If anything, the appetite for confronting Beijing on its appalling human rights record has diminished in the six years since Hu Jintao's predecessor Jiang Zemin was welcomed on a state visit to this country. The Government is nervous of upsetting China's leaders, preferring instead to lay on royal banquets and hang out the bunting, while broaching "sensitive" matters such as China's torture of political and religious dissidents in muted tones behind closed doors, if at all.
Britain is not alone in turning a blind eye to the authoritarian excesses of China's regime. After all, China will probably be the world's second biggest economy within the next 15 years, and Mr Blair, like other Western leaders, wants a slice of the economic action. It is not only the global workshop on which we increasingly rely for cheap underwear and electronic goods; as its prosperity rises, China is also buying more and more from us.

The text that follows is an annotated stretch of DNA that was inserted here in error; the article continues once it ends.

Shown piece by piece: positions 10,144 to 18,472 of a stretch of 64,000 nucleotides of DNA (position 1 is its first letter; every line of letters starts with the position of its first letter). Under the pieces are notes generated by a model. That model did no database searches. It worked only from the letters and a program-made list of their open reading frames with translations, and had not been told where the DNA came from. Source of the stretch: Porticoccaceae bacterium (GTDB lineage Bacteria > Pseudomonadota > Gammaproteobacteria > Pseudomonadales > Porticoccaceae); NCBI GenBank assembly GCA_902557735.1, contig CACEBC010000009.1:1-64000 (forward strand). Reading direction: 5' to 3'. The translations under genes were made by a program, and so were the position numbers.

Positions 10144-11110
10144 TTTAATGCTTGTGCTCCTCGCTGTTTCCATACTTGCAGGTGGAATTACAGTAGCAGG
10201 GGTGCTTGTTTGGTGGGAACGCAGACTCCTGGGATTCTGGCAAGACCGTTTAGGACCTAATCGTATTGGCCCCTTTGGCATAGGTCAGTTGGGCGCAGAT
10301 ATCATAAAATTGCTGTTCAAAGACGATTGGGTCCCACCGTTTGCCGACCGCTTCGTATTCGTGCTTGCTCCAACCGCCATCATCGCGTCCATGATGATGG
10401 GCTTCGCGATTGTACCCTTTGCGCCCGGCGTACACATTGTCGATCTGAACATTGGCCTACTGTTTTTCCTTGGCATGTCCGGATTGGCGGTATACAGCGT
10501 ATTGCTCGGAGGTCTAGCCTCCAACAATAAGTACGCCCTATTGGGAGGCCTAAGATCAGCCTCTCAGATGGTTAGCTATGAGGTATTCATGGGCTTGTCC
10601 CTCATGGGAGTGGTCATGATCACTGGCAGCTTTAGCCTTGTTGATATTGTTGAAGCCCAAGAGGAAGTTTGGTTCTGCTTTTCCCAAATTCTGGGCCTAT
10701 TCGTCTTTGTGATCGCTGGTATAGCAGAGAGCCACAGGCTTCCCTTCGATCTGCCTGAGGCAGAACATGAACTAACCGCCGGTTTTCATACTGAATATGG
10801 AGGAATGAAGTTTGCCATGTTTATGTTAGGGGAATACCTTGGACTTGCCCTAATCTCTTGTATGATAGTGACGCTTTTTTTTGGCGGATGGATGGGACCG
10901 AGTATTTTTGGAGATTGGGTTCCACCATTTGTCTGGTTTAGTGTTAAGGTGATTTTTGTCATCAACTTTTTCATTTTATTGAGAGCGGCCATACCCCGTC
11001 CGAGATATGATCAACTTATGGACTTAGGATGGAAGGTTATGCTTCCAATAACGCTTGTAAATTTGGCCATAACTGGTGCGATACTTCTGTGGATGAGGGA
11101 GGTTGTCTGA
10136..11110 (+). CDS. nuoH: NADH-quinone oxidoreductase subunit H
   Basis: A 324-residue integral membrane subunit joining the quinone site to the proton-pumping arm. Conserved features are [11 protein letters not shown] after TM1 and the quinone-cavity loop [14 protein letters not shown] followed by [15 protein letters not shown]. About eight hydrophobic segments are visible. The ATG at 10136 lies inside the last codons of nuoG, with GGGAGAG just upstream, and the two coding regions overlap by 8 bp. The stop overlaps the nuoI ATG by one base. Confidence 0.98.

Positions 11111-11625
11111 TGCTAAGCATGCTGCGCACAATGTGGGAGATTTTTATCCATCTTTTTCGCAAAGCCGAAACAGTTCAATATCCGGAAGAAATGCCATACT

It is not just the rise in China's economic power that has altered the dynamic. Its growth as a consumer of oil has heightened its influence over such geo-political questions as how the world deals with the nuclear ambitions of Iran and North Korea, or Sudan's conduct in Darfur. But amid uncertainty over how China's dual system of economic freedom and political repression will evolve, it would be foolish to abandon a policy of constructive engagement. This week's visit might serve, for example, to pressure China on the forthcoming world trade talks and over the environmental cost of its economic success.
The trouble is that the results of constructive dialogue on human rights have been so abysmal. Far from ushering in the big political reforms many predicted when he came to power in 2003, Mr Hu has overseen an increase in restrictions on the freedom of expression and information. Political, religious and environment dissidents have suffered violence, incarceration and torture. The labour conditions, meanwhile, which help China to compete so efficiently are often shameful.
We do still have political muscle to flex with the Chinese. Mr Hu for example, is seeking Britain's support for the lifting of the arms embargo imposed by the EU on China after Tiananmen Square. In the privacy of their one-to-one meetings Mr Blair must rule out any such concession at this stage, while demanding that China at the very least, begin to address its lamentable record on political and religious freedom.Reuse content